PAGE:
Author Topic: Climate Change Catchment Thread  (Read 52993 times)

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Offline Gigabyte

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Re: Climate Change Catchment Thread
« Reply #870 on: August 22, 2019, 06:49:40 AM »
In case you don't know this, burning forests (or rather anything besides forage for cattle) is an ongoing thing.

https://edis.ifas.ufl.edu/ag173

With out constant warfare against nature, artificial pastures turn back into forests, or scrub, or a mixture of the two.
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Offline gmalivuk

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Re: Climate Change Catchment Thread
« Reply #871 on: August 22, 2019, 07:46:47 AM »
If demand for meat was lower, it wouldn't be profitable.

And if too much more of the Amazon is lost, the rest of it is fucked.

https://theintercept.com/2019/07/06/brazil-amazon-rainforest-indigenous-conservation-agribusiness-ranching/
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Offline Gigabyte

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Re: Climate Change Catchment Thread
« Reply #872 on: August 22, 2019, 01:01:33 PM »
If demand for meat was lower, it wouldn't be profitable.
The same goes for fuel, housing, food, phones, internet service and pretty much everything else in the world.
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Offline CarbShark

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Re: Climate Change Catchment Thread
« Reply #873 on: August 22, 2019, 01:37:49 PM »
Animal welfare and biodiversity aside, even pretending that climate change isn't occurring and that it's God's way of testing your faith, the right of humans to not die from pollution and murder should be enough of a reason to significantly reduce meat consumption.

Nonsense.

It should be enough of a reason to move from fossil fuels to renewable energy; to move from diesel to electric trucks (that by itself would diminish most of the impact from food production); to give up cars.

Reducing meat consumption is swatting mosquitos when you're being attacked by a grizzly.

It’s more like defending yourself against an attacking wolf when you’re also being attacked by a grizzly.  All of your suggestions are worth doing.  Reducing meat consumption is also worth doing.  It takes roughly ten times as much land to produce a calorie of animal  based food as plant based food (roughly).  The superfluous land could be returned to forests, acting as a carbon sink.

Besides the ethical reasons regarding feed lots.

Most of the land used for cattle production is unsuitable for other purposes and unable to sustain forests.

I wrote the superfluous land could be returned to forests, not all of it.  Some of it will be used for growing crops (and a large part of the crop land is used to grow grain, an unnatural food for cattle, to feed cattle in feed lots).  Some of it will revert to forests or brush.  Some of it isn’t suitable for other uses besides grazing, or just leaving alone.  Most of Northern Australia falls into that category, although it results in the production of inferior meat.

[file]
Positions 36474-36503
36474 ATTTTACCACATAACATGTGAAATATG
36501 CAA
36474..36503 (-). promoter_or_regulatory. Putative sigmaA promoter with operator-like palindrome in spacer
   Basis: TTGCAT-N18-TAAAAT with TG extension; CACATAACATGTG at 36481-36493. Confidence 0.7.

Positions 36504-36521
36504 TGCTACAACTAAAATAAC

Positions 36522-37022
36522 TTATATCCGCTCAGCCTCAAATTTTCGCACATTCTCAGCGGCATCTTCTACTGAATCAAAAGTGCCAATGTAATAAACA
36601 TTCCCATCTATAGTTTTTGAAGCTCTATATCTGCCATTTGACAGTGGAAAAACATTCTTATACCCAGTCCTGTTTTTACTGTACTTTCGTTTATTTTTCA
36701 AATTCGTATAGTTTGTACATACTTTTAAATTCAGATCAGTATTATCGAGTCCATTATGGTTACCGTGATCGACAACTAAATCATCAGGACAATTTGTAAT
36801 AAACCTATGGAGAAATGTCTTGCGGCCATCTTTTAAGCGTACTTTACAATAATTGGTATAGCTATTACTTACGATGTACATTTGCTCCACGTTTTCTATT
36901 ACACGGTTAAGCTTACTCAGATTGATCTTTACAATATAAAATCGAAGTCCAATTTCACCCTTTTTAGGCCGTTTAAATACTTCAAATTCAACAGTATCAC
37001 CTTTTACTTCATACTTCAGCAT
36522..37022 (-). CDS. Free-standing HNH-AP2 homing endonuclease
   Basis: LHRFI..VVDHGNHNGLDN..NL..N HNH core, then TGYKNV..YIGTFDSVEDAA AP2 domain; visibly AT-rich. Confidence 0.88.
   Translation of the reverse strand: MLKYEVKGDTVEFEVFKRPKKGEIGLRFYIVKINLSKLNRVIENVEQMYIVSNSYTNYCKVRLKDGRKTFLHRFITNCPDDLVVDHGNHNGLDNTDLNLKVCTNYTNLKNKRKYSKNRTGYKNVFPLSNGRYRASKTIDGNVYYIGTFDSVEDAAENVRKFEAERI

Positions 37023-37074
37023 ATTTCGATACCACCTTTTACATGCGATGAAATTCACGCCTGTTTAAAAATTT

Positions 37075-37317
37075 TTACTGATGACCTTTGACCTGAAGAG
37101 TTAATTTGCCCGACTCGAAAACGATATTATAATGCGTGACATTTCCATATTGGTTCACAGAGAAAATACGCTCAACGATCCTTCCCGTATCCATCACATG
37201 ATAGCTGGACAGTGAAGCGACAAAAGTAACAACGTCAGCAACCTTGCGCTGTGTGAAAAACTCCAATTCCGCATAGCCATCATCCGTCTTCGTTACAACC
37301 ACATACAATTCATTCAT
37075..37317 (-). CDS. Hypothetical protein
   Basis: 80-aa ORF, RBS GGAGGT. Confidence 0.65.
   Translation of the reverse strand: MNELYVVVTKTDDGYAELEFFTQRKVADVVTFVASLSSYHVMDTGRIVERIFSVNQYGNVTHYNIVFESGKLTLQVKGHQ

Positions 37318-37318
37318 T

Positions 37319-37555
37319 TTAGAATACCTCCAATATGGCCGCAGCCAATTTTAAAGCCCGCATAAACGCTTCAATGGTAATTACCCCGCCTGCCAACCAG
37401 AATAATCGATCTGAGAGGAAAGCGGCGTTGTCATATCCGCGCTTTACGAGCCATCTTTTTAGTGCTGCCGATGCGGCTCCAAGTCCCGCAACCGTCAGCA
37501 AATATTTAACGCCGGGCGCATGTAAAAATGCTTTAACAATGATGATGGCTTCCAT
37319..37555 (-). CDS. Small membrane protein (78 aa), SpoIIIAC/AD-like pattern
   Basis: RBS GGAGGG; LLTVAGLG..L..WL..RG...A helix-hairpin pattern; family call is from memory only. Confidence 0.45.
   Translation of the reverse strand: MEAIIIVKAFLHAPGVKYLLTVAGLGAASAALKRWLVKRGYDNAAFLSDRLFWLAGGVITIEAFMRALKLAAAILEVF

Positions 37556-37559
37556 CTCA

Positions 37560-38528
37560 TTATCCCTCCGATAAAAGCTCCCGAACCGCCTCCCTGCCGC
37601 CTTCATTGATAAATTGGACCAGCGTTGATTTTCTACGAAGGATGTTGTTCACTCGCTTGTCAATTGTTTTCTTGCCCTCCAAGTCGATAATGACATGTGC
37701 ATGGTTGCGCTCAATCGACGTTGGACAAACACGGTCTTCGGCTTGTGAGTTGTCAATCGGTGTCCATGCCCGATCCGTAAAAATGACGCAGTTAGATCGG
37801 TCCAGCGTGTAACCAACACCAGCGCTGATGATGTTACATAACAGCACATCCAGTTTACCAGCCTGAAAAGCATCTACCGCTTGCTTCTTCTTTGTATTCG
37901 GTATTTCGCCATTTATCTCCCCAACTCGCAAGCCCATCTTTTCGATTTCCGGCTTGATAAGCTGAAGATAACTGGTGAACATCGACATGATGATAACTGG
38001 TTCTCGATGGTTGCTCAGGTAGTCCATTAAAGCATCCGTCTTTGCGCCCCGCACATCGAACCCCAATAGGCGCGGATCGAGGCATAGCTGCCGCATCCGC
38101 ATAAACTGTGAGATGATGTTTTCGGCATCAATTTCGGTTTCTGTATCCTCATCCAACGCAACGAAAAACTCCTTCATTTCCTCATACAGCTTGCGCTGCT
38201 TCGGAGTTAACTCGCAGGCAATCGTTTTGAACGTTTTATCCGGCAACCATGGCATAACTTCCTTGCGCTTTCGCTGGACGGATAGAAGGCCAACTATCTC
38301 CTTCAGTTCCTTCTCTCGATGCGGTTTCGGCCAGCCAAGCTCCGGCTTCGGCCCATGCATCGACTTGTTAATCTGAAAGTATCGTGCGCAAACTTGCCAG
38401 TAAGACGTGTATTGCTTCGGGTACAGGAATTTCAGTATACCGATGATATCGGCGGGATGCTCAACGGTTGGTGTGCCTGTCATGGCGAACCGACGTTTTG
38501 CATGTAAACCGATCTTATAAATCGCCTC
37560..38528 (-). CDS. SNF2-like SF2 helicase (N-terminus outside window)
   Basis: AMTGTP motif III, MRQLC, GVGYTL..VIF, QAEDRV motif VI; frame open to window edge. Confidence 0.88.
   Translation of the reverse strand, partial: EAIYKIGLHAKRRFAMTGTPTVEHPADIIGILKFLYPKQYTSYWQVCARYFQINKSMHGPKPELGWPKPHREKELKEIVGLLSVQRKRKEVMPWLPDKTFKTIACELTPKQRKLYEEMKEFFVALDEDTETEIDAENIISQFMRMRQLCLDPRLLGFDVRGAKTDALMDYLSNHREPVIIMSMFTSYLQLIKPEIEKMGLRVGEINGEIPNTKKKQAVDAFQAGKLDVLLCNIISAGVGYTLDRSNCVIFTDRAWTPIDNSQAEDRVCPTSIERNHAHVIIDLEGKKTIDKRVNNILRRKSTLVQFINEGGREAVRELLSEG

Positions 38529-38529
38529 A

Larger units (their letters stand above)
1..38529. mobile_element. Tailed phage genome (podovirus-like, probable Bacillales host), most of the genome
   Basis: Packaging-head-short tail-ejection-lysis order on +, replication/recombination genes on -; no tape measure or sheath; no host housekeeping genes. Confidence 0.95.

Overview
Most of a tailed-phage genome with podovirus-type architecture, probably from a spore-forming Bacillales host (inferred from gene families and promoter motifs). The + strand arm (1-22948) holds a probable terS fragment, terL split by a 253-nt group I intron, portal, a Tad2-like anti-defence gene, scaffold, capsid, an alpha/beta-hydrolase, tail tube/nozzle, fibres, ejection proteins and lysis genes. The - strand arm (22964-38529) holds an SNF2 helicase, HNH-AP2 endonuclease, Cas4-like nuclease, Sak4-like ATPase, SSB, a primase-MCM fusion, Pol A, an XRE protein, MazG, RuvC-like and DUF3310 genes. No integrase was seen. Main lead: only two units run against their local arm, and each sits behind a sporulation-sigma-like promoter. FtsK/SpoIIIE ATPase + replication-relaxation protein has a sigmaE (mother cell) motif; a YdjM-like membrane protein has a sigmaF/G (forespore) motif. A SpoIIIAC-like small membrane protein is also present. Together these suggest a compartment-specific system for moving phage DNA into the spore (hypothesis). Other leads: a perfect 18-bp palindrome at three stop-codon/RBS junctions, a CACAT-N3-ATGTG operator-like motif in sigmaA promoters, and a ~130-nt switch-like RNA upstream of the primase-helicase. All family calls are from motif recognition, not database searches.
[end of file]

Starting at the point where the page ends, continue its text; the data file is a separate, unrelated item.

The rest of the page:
The meat from grazing on semi-arid scrub land, is just fine if the cattle are moved to grassland for about a month or two before  slaughter (or fed grains, which we agree is not a good idea). Grains are preferred because they really fatten up the cattle fast (just like humans). Grass feeding takes longer (weeks longer) and the meat is preferable.
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I'm not a doctor, I'm just someone who has done a ton of research into diet and nutrition.

Offline bachfiend

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Re: Climate Change Catchment Thread
« Reply #874 on: August 22, 2019, 02:12:37 PM »
Animal welfare and biodiversity aside, even pretending that climate change isn't occurring and that it's God's way of testing your faith, the right of humans to not die from pollution and murder should be enough of a reason to significantly reduce meat consumption.

Nonsense.

It should be enough of a reason to move from fossil fuels to renewable energy; to move from diesel to electric trucks (that by itself would diminish most of the impact from food production); to give up cars.

Reducing meat consumption is swatting mosquitos when you're being attacked by a grizzly.

It’s more like defending yourself against an attacking wolf when you’re also being attacked by a grizzly.  All of your suggestions are worth doing.  Reducing meat consumption is also worth doing.  It takes roughly ten times as much land to produce a calorie of animal  based food as plant based food (roughly).  The superfluous land could be returned to forests, acting as a carbon sink.

Besides the ethical reasons regarding feed lots.

Most of the land used for cattle production is unsuitable for other purposes and unable to sustain forests.

I wrote the superfluous land could be returned to forests, not all of it.  Some of it will be used for growing crops (and a large part of the crop land is used to grow grain, an unnatural food for cattle, to feed cattle in feed lots).  Some of it will revert to forests or brush.  Some of it isn’t suitable for other uses besides grazing, or just leaving alone.  Most of Northern Australia falls into that category, although it results in the production of inferior meat.

The meat from grazing on semi-arid scrub land, is just fine if the cattle are moved to grassland for about a month or two before  slaughter (or fed grains, which we agree is not a good idea). Grains are preferred because they really fatten up the cattle fast (just like humans). Grass feeding takes longer (weeks longer) and the meat is preferable.

But the cattle feeding on semi-arid scrub land tend not to be moved to grassland for a month or two before slaughter.  They usually are moved to feed lots to consume grains, and even more unnatural ingredients, for months to fatten them up.  So, besides being inhumane, penning the cattle so they can’t move far, basically you’re eating corn when you’re eating feed lot cattle meat.  And in Northern Australia, the cattle from the semiarid land are slaughtered immediately.  It’s too expensive to transport them south to reasonable pasture, which is in short supply anyway.
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Online Desert Fox

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Re: Climate Change Catchment Thread
« Reply #875 on: August 22, 2019, 02:12:55 PM »
Minor item of good news. . . .Large coal plants in the United States are beginning to close

https://www.scientificamerican.com/article/and-now-the-really-big-coal-plants-begin-to-close/

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When the Navajo Generating Station in Arizona shuts down later this year, it will be one of the largest carbon emitters to ever close in American history.